Distant cosmic explosion detected

From: http://edition.cnn.com/2005/TECH/space/09/12/space.explosion.reut/index.html

Monday, September 12, 2005 Posted: 2359 GMT (0759 HKT)

Astronomers said on Monday they have detected a cosmic explosion at the very edge of the visible universe, a 13-billion-year-old blast that could help them learn more about the earliest stars.

The brilliant blast -- known as a gamma ray burst -- was probably caused by the death of a massive star soon after the Big Bang, but was glimpsed on September 4 by NASA's new Swift satellite and later by ground-based telescopes.

The explosion occurred soon after the first stars and galaxies formed, perhaps 500 million to 1 billion years after the Big Bang explosion that scientists believe gave birth to the cosmos. The current scientific estimate for the age of the universe is 13.7 billion years.

"We are finally starting to see the remnants of some of the oldest objects in the universe," said Daniel Reichart of the University of North Carolina at Chapel Hill. Reichart led the team that measured the distance of the blast from Earth.

This gamma ray burst, or GRB for short, could be the first of dozens or hundreds that might soon be unveiled to scientists, and these expected discoveries could help them learn more about the early universe, astronomer Donald Lamb said in a telephone news conference.

"This burst opens the door to the use of GRBs as unique and powerful probes of the early universe," said Lamb, a professor at the University of Chicago. "This is what we've all been waiting and hoping for and now the fun begins."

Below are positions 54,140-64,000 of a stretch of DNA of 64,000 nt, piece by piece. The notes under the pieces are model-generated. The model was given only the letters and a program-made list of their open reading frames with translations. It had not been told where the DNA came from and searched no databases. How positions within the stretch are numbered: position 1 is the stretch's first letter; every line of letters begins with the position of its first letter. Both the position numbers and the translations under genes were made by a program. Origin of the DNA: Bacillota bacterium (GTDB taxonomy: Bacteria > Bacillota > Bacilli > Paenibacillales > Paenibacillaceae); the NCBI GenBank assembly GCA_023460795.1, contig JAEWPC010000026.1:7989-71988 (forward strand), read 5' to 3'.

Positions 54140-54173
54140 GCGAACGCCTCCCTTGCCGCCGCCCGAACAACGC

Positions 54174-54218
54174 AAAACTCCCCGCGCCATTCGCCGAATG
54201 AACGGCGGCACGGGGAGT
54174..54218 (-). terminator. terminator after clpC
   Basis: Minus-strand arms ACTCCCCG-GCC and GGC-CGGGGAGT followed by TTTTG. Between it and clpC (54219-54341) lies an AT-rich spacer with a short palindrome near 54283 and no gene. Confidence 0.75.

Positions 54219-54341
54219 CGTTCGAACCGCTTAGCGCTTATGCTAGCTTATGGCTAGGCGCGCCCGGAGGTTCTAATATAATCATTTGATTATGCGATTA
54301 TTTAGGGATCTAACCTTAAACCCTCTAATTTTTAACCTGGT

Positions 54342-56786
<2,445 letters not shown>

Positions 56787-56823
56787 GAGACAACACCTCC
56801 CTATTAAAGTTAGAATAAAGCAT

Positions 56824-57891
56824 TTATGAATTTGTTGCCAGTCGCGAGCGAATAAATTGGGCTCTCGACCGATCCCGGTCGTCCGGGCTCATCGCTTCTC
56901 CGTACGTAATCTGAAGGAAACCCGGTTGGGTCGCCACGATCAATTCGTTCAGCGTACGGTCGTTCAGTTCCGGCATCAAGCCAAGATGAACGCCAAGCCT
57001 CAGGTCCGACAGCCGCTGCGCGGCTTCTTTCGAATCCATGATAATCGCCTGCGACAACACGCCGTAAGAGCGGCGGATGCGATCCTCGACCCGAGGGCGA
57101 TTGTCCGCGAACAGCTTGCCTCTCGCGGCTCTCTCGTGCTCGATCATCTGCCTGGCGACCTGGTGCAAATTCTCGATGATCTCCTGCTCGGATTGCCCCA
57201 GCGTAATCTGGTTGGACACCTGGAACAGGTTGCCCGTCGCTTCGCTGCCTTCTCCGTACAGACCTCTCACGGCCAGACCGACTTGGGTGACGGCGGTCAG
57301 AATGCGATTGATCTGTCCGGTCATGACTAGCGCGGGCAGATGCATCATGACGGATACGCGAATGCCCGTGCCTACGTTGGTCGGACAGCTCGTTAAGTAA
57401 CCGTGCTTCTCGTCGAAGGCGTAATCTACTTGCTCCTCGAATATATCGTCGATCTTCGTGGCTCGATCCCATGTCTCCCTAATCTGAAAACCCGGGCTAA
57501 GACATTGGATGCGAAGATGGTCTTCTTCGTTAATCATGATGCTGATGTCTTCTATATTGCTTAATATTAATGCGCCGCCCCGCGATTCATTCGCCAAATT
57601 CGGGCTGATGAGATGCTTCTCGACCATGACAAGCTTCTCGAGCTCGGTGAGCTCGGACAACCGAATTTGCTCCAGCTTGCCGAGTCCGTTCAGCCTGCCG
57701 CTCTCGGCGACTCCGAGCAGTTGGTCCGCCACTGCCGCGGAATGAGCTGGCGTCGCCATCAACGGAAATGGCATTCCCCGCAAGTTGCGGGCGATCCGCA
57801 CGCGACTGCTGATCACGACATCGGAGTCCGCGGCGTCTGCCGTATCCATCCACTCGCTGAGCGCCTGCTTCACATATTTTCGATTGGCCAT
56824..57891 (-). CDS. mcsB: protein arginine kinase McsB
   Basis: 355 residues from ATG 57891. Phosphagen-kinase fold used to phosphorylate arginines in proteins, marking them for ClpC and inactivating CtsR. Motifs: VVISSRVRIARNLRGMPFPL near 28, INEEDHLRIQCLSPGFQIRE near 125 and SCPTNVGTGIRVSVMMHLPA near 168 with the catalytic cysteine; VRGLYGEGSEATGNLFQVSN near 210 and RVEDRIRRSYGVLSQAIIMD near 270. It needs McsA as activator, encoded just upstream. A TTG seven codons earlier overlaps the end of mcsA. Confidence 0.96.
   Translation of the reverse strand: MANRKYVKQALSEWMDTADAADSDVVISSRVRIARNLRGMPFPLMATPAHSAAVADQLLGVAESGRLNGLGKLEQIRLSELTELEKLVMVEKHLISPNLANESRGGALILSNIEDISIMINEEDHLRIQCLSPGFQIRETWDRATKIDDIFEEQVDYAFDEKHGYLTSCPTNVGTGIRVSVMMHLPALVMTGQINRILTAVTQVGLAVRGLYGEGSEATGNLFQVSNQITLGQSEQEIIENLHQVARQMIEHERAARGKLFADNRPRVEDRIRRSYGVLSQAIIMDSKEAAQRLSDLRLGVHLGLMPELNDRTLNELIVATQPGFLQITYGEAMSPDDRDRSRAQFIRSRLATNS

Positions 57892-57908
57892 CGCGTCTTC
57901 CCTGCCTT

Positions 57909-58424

Scientists had theorized that such bursts could be detected, and the Swift spacecraft, launched last year, aimed to find them.

In cosmic terms, distance equals time, so this explosion occurred 13 billion light-years away, with its light just reaching earthly observers. One light-year is about 6 trillion miles, the distance light travels in a year.

"We designed Swift to look for faint bursts coming from the edge of the universe," Neil Gehrels, of NASA's Goddard Space Flight Center outside Washington, said in a statement. "... For the first time we can learn about individual stars from near the beginning of time. There are surely many more out there."

The earliest stars no longer exist, but debris from their destruction can still be detected with Swift and other telescopes; by studying the remnants of these ancient explosions, scientists may be able to tell what these stars were made of and how they formed.

While this gamma ray burst is the most distant explosion ever detected, scientists have found one object that is even further away from Earth -- a previously discovered quasar. Quasars are believed to be produced by gas falling into a massive black hole.